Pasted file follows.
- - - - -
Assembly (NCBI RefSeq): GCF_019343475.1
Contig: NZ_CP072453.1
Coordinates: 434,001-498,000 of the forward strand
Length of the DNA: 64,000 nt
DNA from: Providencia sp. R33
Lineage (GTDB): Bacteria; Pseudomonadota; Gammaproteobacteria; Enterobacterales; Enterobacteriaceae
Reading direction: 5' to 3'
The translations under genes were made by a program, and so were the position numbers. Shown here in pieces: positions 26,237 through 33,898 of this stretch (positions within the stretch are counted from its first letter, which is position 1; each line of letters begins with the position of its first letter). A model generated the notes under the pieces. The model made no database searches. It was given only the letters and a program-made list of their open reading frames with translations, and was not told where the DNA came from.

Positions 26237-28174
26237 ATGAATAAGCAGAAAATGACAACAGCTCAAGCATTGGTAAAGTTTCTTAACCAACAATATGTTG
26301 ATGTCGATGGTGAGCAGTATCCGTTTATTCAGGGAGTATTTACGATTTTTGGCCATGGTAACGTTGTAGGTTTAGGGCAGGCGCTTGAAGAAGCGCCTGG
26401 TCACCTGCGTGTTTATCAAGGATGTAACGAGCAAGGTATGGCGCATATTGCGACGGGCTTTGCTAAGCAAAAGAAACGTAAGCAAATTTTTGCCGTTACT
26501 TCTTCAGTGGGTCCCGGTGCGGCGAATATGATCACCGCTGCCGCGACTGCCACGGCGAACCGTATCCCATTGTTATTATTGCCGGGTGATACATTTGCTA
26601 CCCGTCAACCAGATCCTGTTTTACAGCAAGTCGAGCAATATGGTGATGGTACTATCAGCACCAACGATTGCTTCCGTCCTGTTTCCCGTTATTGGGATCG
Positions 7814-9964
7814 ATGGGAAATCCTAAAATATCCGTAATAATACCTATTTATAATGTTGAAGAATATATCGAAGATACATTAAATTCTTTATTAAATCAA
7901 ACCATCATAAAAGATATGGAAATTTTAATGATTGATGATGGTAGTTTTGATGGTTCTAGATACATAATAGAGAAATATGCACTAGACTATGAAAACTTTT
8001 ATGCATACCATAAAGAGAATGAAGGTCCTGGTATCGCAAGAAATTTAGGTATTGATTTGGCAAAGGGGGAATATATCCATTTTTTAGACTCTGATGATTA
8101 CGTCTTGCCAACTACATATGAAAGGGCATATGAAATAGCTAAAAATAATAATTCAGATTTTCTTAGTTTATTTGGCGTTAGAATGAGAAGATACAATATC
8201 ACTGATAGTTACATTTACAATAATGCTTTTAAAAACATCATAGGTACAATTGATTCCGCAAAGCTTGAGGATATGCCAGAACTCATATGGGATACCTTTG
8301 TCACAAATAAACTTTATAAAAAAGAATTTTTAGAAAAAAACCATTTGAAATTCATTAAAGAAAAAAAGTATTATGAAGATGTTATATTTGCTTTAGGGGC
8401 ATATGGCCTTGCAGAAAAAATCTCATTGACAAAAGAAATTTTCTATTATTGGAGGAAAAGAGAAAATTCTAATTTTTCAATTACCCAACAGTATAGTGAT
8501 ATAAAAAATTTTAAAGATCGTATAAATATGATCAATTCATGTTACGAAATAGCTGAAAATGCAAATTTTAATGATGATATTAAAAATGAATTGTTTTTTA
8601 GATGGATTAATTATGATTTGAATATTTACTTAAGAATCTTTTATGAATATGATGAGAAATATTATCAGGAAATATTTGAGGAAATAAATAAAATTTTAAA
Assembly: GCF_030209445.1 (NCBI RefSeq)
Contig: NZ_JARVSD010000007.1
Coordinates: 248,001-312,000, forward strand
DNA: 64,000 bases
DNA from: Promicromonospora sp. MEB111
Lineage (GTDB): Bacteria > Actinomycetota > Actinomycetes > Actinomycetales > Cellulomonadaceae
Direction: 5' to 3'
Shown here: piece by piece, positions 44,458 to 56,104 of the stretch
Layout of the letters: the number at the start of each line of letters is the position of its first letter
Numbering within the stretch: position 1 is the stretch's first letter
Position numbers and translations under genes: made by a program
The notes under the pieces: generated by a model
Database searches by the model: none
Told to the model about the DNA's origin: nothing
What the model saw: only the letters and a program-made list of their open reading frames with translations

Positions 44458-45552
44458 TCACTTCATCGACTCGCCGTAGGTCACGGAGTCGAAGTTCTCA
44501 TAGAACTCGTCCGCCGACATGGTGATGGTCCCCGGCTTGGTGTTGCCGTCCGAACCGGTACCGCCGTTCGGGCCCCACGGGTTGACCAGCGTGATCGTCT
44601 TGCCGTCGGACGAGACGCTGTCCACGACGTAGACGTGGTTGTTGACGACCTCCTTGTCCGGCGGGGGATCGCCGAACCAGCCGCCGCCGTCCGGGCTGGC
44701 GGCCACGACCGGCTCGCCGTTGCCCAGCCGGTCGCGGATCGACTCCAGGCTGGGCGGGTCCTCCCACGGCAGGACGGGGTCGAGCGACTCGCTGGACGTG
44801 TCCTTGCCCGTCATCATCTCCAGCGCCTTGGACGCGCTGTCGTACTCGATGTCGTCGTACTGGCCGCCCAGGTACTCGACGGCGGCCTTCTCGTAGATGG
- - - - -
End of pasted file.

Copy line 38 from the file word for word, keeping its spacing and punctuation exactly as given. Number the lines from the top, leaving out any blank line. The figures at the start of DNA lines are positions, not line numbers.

Told to the model about the DNA's origin: nothing